Investigation of Ash Sintering during Combustion of Agricultural Residues and the Effect of Additives
Journal article, 2009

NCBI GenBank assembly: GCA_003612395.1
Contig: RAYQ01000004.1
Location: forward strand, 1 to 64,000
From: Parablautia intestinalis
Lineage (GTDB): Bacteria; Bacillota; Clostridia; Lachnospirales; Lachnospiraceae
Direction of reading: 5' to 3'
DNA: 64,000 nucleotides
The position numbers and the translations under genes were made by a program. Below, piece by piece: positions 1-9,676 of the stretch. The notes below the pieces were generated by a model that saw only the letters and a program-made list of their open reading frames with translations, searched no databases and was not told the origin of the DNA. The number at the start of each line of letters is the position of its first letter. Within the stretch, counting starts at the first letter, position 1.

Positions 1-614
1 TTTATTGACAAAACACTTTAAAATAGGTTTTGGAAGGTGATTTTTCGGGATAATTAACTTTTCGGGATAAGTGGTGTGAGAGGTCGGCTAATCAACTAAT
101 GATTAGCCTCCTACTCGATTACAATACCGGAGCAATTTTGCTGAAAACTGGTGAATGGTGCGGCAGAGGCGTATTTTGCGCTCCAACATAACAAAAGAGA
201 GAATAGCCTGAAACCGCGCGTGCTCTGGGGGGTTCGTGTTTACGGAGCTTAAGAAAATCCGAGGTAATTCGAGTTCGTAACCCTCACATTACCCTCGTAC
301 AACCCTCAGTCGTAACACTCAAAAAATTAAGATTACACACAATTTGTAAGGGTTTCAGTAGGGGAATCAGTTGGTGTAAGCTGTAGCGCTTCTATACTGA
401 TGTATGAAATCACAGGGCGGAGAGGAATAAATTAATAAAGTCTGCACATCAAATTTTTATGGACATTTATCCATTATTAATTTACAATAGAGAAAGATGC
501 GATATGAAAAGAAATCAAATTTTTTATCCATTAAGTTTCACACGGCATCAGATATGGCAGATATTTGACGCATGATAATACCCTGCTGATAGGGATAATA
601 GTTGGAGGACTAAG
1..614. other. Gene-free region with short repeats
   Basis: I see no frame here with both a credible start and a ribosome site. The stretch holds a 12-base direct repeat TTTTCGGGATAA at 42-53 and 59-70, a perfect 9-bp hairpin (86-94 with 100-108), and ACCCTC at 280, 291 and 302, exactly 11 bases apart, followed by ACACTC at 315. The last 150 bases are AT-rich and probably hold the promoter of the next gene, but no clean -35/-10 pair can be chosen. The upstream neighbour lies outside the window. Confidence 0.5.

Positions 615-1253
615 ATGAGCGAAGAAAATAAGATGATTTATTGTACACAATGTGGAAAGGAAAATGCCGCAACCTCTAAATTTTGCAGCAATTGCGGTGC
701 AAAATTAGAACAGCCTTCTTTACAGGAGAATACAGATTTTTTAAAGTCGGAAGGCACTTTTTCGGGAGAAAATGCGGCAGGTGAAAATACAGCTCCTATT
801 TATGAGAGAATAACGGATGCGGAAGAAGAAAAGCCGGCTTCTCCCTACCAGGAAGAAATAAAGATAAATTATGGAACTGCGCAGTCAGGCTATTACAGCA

In the process of creating sustainable heat and power production systems it is important to find alternative, renewable fuels that are carbon dioxide neutral. Preferably these fuels Should be domestic, thus diminishing the need for transportation. One option could be to Use existing residues from local agriculture and food production. Development of combustion methods suitable for such residues is presently being pursued by a number of companies. Because many biomass fuels have compositions that makes them inclined to cause ash sintering problems and emissions of acid gases, there may be it need for the use of additives to decrease such problems. The aim of this work was to examine the ash characteristics of some agricultural crops and residues and to find mixtures of fuels and additives that can form the basis for production of fuel pellets with minimal problems. The work is focused on biomass fuel pellets for small-scale grate-fired combustors. Three additives (limestone powder, kaolin, and sodium bicarbonate) were investigated regarding their effects oil the ash melting behavior. The results Show that calcium carbonate and kaolin both serve as good additives to prevent the formation of slag. The best antislagging effect was achieved when both additives were used. Sodium bicarbonate can be used as a sulfur binding additive, but this cannot be recommended since it increases the slag formation considerably. The conclusion is that combustion of agricultural crops and residues may be hampered by problems such its slag formation and ash fouling. However, through the use of suitable additives, the ash sintering characteristics can be improved significantly. This means that agricultural residues can be competitive fuels on the energy market in the future.